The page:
IN RECENT testimony to a Senate subcommittee seeking ways to improve the drug regulation process in the United States, I insisted that an essential element in the updating of our drug laws must be the enhanced ability to expedite the approval of important therapeutic advances.
The Food and Drug Administration's responsibility to the public health is often thought of primarily as a matter of guaranteeing safety, but consumers are poorly served when they are denied access to safe products that are effective in the relief of pain or the cure of disease. We must view our role as regulators of technology transfer comprehensively and be just as conscious of the costs of foregone innovation as we are of other kinds of costs.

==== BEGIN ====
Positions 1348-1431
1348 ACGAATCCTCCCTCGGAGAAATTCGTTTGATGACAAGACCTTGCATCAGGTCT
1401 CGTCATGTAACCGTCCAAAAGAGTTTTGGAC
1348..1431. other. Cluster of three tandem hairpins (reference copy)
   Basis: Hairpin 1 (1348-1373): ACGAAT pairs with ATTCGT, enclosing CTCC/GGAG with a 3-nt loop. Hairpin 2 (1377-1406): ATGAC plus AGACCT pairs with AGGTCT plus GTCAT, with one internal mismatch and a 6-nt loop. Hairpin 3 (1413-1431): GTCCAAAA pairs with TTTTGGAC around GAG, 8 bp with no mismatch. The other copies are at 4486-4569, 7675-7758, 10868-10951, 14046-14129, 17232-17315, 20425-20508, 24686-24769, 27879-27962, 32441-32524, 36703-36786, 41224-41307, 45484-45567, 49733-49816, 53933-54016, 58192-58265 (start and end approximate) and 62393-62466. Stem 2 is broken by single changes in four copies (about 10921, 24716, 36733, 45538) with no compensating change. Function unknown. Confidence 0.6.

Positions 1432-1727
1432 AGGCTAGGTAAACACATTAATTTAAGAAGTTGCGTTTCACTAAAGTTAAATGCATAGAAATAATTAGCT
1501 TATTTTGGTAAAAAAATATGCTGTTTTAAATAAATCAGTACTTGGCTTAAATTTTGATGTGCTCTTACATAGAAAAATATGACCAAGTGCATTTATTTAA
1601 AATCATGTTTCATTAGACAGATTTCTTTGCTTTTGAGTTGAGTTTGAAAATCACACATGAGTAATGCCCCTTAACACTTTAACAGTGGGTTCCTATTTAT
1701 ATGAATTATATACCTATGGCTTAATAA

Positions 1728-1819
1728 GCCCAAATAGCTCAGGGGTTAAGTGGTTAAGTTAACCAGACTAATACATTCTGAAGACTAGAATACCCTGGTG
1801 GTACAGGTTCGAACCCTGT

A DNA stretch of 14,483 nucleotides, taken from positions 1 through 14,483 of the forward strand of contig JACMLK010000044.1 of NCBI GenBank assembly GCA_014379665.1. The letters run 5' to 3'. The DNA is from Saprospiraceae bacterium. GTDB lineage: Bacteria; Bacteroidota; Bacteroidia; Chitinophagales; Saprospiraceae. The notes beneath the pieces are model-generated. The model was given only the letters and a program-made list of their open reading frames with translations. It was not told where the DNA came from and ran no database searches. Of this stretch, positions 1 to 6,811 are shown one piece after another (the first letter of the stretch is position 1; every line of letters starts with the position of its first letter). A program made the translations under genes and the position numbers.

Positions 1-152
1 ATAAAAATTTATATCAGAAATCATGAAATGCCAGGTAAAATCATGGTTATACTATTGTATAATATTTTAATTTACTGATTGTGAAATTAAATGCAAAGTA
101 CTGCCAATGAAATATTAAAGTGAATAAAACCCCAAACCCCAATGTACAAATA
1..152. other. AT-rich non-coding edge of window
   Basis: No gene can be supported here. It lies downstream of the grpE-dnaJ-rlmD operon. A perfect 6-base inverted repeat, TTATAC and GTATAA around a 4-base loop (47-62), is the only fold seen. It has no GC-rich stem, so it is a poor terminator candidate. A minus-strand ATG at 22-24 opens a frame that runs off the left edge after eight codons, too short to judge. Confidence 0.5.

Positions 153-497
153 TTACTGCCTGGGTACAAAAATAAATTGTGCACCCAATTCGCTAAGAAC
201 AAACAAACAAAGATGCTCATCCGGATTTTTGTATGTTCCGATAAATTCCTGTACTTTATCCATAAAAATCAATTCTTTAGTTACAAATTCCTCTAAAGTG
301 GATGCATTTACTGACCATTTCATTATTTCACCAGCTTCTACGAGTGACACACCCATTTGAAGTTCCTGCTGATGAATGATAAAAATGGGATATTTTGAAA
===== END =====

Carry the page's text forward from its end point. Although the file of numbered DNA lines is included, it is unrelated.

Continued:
The view that we are not as conscious of these costs as we should be is widespread, especially among our critics in the drug industry. They have coined
Kennedy D. A Calm Look at 'Drug Lag'. JAMA. 1978;239(5):423–426. doi:10.1001/jama.1978.03280320039017
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